• Responding to Activism 15 OVERVIEW  Assemble team early (counsel, investment bank, PR firm, proxy solicitor)  Engage early and often • Critical for company to clearly communicate strategic plan early to shareholders o Imperative to do this before an activist surfaces o Include corporate governance contacts in addition to IR contacts  If activist approaches, may request a meeting with management • TAKE THE MEETING o Sets the record of engagement o Opportunity to learn more about who you are dealing with and what their agenda is o Do more listening than talking  As things play out… • Company should take the “high road” in responding to attacks • Must maintain consistent messaging • Not every argument requires a rebuttal  Board involvement • Lead director and chairs of governance/finance/nomination have special roles  Everything should be looked at through the lens of “What will win or lose votes?”
  • Assembling your Team 16 Internal Team  Assign responsibility among Company’s top executives and the Board to facilitate rapid action in response to activists  Preliminary list of internal team members: • Chairman of the Board & Chief Executive Officer • President • Chief Financial Officer • Senior Vice President and General Counsel • Vice President, Investor Relations and Public Affairs External Team  Assemble a group of advisors and other specialists who may be needed in the event an activist surfaces  Keep external team members fully briefed on corporate developments to reduce learning time involved in any situation where prompt action might be required  Preliminary list of external team members: • Corporate Counsel • Investment Banker • Public Relations Firm • Proxy Solicitor
  • Shareholder Analysis, Vote Projections and Engagement 17  Shareholder Composition Analysis • Stock watch services can track ownership shifts and accumulations • Consider influence of ISS and GL in broad terms  Vote Projections and Voting Scenarios • Predict the outcome of situations such as shareholder proposals, and contests for control • Provides a blue print for the actual solicitation • Helps to provide risk assessment and aids in board decision making • In a proxy contest, must be constantly updated  Shareholder Engagement • Corporate governance engagement outside of the proxy season is increasingly used and expected • Corporate governance contacts are frequently different contacts than the IR contact • Index funds actively manage their voting policies and are willing to engage • Build relationships prior to an activist threat • Communicating proactively shows confidence, transparency and a willingness to understand investor views. o Compensation (Say-on-Pay) o Review last year’s annual meeting result o Understand why an investor may have voted against a proposal o Understand views on vulnerabilities regarding your corporate governance structure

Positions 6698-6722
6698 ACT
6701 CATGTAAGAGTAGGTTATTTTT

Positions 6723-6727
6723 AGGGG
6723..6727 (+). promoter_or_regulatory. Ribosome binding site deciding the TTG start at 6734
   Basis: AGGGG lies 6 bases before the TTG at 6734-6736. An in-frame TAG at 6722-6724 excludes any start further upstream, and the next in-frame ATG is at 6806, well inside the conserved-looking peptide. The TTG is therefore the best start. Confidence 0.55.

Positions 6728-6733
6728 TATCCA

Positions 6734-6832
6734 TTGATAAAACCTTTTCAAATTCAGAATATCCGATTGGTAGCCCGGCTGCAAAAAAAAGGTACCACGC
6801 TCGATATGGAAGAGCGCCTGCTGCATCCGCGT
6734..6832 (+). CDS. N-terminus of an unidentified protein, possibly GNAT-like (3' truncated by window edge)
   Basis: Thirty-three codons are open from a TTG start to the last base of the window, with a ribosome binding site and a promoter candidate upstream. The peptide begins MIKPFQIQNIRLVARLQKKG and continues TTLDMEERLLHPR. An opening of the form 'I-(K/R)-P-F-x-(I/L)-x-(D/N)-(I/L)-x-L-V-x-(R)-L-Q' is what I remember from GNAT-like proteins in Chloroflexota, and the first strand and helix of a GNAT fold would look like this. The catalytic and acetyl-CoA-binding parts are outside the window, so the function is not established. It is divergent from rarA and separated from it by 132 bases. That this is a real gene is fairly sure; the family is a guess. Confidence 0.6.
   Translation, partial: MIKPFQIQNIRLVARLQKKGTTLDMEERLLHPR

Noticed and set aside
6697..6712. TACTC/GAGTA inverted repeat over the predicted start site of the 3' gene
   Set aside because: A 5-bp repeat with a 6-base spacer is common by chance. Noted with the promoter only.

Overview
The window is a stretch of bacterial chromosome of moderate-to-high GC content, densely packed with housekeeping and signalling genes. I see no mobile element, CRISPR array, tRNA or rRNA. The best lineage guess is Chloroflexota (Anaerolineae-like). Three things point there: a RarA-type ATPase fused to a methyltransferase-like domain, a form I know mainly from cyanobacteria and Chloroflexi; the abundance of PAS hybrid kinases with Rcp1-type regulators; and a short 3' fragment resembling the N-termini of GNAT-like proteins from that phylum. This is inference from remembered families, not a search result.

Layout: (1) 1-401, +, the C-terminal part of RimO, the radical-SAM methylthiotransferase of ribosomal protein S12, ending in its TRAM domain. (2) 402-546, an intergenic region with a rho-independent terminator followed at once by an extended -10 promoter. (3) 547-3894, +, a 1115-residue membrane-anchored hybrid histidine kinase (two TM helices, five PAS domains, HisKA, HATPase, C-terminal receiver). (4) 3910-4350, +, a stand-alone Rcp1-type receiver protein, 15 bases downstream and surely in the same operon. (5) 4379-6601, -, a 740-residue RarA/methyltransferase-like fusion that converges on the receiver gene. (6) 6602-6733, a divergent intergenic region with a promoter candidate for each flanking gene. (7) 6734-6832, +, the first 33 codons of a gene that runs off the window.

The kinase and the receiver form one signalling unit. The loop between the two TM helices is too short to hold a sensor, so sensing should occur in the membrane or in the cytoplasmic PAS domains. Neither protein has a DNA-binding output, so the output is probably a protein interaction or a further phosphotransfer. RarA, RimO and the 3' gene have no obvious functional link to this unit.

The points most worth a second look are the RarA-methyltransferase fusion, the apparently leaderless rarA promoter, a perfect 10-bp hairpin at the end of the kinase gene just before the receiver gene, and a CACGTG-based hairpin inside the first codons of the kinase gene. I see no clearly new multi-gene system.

• Identify and Address Potential Vulnerabilities  Conduct “vulnerability” test • Review company’s structural provisions to assess vulnerability • Conduct “economic vulnerability” test o Analyze company as an activist would – if there are ways to increase value in short-term, company is vulnerable – allowing the company to anticipate and evaluate possible actions the activist might propose • Develop strong strategic and business plans o Company should review all alternatives to increase long- and short-term shareholder value • Proactively communicate company’s strategy to investors o Commitment to build shareholder value through strategic and business plans and specific initiatives o Communicate directly with largest shareholders o Build and maintain relationships with investors, including the governance teams who influence the vote
  • Preparedness Actions Can Build Value and Avoid Activist Threat Altogether 19  Credibility is about establishing a public record BEFORE an activist surfaces • Strong strategic plan should be in place • Communicate that plan and accomplishments to shareholders frequently  Responding publicly to an activist and how such a response is viewed • A company is more persuasive when it has already considered proposed action, and can describe its reasons for rejecting it in favor of company’s strategic plan  Waiting to take action after an activist surfaces will put the company at disadvantage • Enables activist to claim credit for seeking to increase shareholder value while making company look reactive • Conventional response – “just say no” to activist, using legal protections, such as rights plan, staggered board, litigation – is not likely to work today
  • Shareholder Activism – Key Takeaways  Recognize that no company is immune from the possibility of shareholder activism  Identify and address potential vulnerabilities – both financial and corporate governance-related  Stay in touch with investors frequently throughout the year for better engagement – including corporate governance contacts Questions? William P. Fiske Kenton J. King bfiske@georgeson.com kking@skadden.com